My name is Robert Enlow.
I’m an ed reformer, and I’ve been one for a long, long time. Over time, it’s easy to lose oneself in the daily grind that wears us all down, and sometimes we need to revisit our base assumptions. For me, it’s been more than a decade since I dug deep and really thought about why. Given the current political climate and onerous and rancorous divisiveness within the ed reform community, it’s high time for a little introspection.
Most days, I’m still as hopelessly optimistic as the day I started in this movement 21 years ago, when the Friedman Foundation for Educational Choice—now EdChoice—opened its doors.
But some days, I feel more like Mr. Wilson chiding Dennis the Menace to get off his lawn, kind of like I’m the neighborhood nag. Except Dennis isn’t a young reformer with a slingshot and poor aim: He’s all of us who’ve been promoting education reform and educational choice for a long time and who presently are soul-searching to figure out how we got where we are—and where we go from here.
This guest blog series is an examination of all these thoughts and feelings from the perspective of an old, cranky ed reformer who believes that in order to continue successfully fighting for K-12 students in America, we have to take a dispassionate look at the good, the bad, and the ugly of the road we’ve traveled together.
Like all cranky, old curmudgeons, let’s start with the regrets, shall we?
I regret we didn’t fight for all kids from the get-go.
We in the school-choice movement came to the bargaining table ready to accept half-measures to get our foot in the door, firm in our belief that people would come around to the idea of reforming K-12 education if we could show them a few successful examples in certain geographic areas or with certain student populations. Even before there was a real philanthropic focus on building charter schools, many big donors supported privately funded scholarships thinking, if we pay for it, they will come. Back then, we were eager to sidestep the discussion of universality to chalk up smaller wins, and in so doing we traded away access for hundreds of thousands of students along the way. Furthermore, by shying away from talking about a true money-follows-the-child system, we didn’t push those within our movement toward that goal, which has made it easier for some among us to distance themselves from our shared commitment to all students because the politics suddenly got harder than ever before.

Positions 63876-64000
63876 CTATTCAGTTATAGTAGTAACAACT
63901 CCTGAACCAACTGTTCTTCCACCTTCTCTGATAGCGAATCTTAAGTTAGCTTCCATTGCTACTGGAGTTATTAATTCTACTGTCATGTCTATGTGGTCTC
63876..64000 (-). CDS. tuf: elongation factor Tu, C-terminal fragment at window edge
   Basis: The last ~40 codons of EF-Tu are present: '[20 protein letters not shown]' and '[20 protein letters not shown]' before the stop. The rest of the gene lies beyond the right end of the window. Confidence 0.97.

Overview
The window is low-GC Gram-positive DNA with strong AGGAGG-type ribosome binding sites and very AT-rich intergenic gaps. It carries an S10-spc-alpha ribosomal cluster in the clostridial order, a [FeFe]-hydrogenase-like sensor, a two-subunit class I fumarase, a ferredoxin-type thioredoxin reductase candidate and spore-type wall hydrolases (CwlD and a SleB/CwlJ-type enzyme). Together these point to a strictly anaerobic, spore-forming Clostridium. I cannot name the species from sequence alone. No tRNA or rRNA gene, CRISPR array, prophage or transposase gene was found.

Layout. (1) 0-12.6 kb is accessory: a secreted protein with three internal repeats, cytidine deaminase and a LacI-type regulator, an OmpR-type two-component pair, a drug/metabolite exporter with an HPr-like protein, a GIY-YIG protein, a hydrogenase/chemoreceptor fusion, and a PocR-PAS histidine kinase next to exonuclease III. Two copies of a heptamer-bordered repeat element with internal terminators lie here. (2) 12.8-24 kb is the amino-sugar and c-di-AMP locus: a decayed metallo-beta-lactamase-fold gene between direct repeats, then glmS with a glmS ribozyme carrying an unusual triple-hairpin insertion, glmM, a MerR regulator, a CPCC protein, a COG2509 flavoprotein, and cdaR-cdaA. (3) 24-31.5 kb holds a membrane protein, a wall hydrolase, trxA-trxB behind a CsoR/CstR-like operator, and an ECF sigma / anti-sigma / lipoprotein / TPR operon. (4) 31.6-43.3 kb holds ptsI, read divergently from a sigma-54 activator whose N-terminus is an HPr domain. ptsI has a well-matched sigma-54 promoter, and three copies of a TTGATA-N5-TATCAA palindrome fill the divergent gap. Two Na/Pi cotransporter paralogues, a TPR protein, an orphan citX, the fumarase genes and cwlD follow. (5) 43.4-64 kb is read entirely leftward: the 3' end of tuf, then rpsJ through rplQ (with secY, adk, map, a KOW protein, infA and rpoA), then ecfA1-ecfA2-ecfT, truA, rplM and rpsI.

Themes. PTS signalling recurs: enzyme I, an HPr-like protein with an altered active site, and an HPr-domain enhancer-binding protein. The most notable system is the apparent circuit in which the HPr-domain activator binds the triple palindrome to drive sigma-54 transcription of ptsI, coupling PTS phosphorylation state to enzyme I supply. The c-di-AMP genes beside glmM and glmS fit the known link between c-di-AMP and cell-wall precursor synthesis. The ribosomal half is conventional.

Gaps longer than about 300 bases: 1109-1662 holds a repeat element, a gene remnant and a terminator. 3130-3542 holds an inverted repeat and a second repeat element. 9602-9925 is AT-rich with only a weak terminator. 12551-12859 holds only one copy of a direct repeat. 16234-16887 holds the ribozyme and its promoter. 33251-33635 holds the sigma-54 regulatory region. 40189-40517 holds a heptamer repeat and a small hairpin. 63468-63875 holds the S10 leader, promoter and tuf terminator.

Compromise killed the systemic reform.
Compromise is a wonderful thing right up until you leave your core beliefs on the bargaining table. K-12 education in America has been failing large swaths of American students for decades. We weren’t going to change it by doodling in the margins. We needed—and still need—the kind of vast, systemic reform that comes only when we have an honest discussion about how we fund education in America. Unless we go after the whole shebang of separating the funding of education from the running of schools, we will never break down intrinsic barriers in a big, bold way. And we certainly won’t break down the ever-solidifying class system that is the result of our system of assigning schools based on ZIP code. We’re a quarter-century into the fight, and we’ve let barely enough become the enemy of good, much less perfection.
Things got way too personal.
How do I say this delicately? We have all, including me, from time to time, acted like a bunch of special snowflakes instead of serious, professional people who are committed to improving educational choice for the families across our nation who desperately need more options. We spent more time worrying about what we were saying about each other on blogs like this one than worrying about what families and students are experiencing in their daily lives. From one old, cranky reformer to the next, let’s commit to being a little less cranky and a lot more thick-skinned as we move forward.
We made too many assumptions along party lines, and we put politics over policy.